They could do all sorts of things. The question is how many of them have the initiative of someone like Mr. Obegi and try to do something. In places like the United States, the banks haven’t done innovation. It’s been other forms of financing. I’m not sure that banks are in a position [to be innovative] because they tend to be conservative. If they do [participate in the financing of projects], they are in business, and if they don’t, they can be replaced, which is happening in many parts of the world.

E   In Lebanon, there is currently a debate over the validity of juxtaposing capital markets versus debt markets, because most of financing of the public sector and private sector economy is still done via banks and debt markets. Could an increase in capital market activity in a country be beneficial to the economy or would it make no difference?

What you mean by debt and capital markets is investments or loans that don’t come through banking. First of all, I believe in competition. I believe that taking initiatives [in new forms of finance] like Mr. Obegi’s is good, but if they don’t come from banking, they have to come from someplace else. If [this competition to banks] is not there, you have a huge black market with interest rates that go through the ceiling under the fictitious motive of getting to micro credit, which is extremely exploitative. I don’t believe in monopolies of any sort.

E   In one of your works, The Mystery Of Capital, you wrote that ‘The bell jar makes capitalism a private club open only to a privileged few and enrages the billions standing on the outside and looking in.’ Has your assessment changed in any way since you made this statement at the end of the last century?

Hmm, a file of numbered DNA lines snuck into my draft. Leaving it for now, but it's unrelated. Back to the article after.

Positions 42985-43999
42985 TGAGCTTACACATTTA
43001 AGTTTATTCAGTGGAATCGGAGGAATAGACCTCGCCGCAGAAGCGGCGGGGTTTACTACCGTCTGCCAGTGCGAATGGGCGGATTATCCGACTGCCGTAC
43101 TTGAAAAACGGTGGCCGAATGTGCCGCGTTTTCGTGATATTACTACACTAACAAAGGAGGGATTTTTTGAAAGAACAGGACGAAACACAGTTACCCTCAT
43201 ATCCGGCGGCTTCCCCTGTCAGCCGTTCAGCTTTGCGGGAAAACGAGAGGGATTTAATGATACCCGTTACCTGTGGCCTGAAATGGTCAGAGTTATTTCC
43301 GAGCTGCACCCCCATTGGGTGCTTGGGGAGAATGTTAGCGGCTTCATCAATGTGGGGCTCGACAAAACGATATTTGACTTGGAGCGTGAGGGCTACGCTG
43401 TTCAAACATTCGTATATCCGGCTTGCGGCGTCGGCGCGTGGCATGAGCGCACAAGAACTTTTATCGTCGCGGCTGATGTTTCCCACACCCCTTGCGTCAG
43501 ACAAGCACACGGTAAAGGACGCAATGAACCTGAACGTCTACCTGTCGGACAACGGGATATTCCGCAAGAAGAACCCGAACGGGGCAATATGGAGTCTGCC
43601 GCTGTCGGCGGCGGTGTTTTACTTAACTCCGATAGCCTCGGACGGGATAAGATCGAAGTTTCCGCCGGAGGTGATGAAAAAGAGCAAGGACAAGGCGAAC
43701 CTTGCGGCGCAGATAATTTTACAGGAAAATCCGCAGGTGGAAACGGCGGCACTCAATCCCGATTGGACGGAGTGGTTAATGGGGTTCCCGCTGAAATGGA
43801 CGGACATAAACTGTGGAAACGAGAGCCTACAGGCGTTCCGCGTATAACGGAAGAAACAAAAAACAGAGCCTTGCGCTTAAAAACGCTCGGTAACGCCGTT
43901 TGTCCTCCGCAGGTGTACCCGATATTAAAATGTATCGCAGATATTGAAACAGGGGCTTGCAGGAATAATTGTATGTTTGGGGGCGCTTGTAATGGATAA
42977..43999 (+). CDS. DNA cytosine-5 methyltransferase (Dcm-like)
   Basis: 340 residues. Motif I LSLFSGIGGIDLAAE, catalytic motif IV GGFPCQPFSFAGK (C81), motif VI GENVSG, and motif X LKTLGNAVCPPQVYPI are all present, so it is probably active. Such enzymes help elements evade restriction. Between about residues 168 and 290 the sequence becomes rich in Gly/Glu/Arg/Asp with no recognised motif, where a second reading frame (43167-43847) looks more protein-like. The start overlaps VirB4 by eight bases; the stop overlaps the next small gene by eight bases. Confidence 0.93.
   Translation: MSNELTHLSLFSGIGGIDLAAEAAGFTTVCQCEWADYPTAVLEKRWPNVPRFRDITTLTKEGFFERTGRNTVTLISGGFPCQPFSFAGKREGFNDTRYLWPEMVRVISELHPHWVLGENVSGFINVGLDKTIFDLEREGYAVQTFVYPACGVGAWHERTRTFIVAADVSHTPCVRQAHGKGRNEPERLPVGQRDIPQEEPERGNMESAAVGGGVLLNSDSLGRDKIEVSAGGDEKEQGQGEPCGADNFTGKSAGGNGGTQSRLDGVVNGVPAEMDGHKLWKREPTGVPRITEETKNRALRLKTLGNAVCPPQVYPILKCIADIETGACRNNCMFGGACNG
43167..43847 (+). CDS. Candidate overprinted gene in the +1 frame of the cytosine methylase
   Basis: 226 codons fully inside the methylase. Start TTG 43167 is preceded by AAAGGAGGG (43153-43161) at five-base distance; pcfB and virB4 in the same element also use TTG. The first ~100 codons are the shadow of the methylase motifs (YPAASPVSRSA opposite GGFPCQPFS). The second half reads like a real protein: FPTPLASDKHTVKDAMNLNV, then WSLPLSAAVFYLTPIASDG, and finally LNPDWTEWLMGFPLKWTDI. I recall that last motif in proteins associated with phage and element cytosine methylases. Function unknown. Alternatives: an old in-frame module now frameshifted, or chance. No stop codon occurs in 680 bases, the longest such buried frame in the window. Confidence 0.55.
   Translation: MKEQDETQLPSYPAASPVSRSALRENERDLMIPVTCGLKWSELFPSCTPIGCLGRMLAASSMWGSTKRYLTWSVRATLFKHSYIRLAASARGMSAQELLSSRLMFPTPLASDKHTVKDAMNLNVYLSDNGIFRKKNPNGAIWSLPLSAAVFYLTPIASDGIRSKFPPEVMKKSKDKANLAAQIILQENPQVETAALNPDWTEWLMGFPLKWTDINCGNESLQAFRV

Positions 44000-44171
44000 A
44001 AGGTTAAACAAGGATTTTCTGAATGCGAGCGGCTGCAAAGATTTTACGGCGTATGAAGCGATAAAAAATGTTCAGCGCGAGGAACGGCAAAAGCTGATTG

Unfortunately, I don’t think so. The countries I’ve worked in may be a little more democratic, but [the development] has been too slow to stop terrorism and to stop feelings of inequality, frustration, learned helplessness, whatever you want to call it. My calculation is that people who are outside the bell jar make up 5 billion of the world’s 7.5 billion. When I talk of the 5 billion, I’m not talking about people like me, who can take whatever they want and combine it. The people who can combine things [into economic products] are only 2.5 billion. The other 5 billion are looking in from the outside and are angry like hell. To me, that was part of the [catalyst for] Arab Spring and all terrorist wars.

E   Proponents of contemporary capitalism say that to have 2.5 out of 7.5 billion included in the capitalist model is better than 1,500 or even 150 years ago, when only one out of every 100 people was included. As British economist Joan Robinson famously said in the 1960s, ‘The only thing worse than being exploited by capitalism is not being exploited by capitalism.’

I agree. I absolutely agree. Everything seems to indicate that between the time of Jesus Christ and just after the end of WWII we grew less than between the 1950s and today. The question is what’s politically viable, and we suddenly find that people voted in the United States either for Donald Trump or Bernie Sanders, who both said they want to stop globalization. I’m not criticizing the 2.5 billion. What I’m saying is that maybe we’ve arrived at a moment where the system might not hold unless you give some kind of outlook to the 5 billion who aren’t seeing the light. They’re starting to act up all over the place and go to the right or left [extreme] to topple the system. If that can be done is another story; the fact is that people are genuinely unhappy. The fact is that there is a rising mood on the left and the right against globalization. Let’s call it de-globalization. [In facing this trend], I think it’s a good idea to make the system much more inclusive.

E   We’ve just seen the renewed assertion of an alliance during President Trump’s visit to Saudi Arabia, which resulted in very large bilateral agreements. Do such collaborations between a key country in the Islamic realm and the United States, under a president considered by many to be anti-Islamic, mean that globalization is back on track, and we don’t need to worry anymore about anti-globalization politics in the US?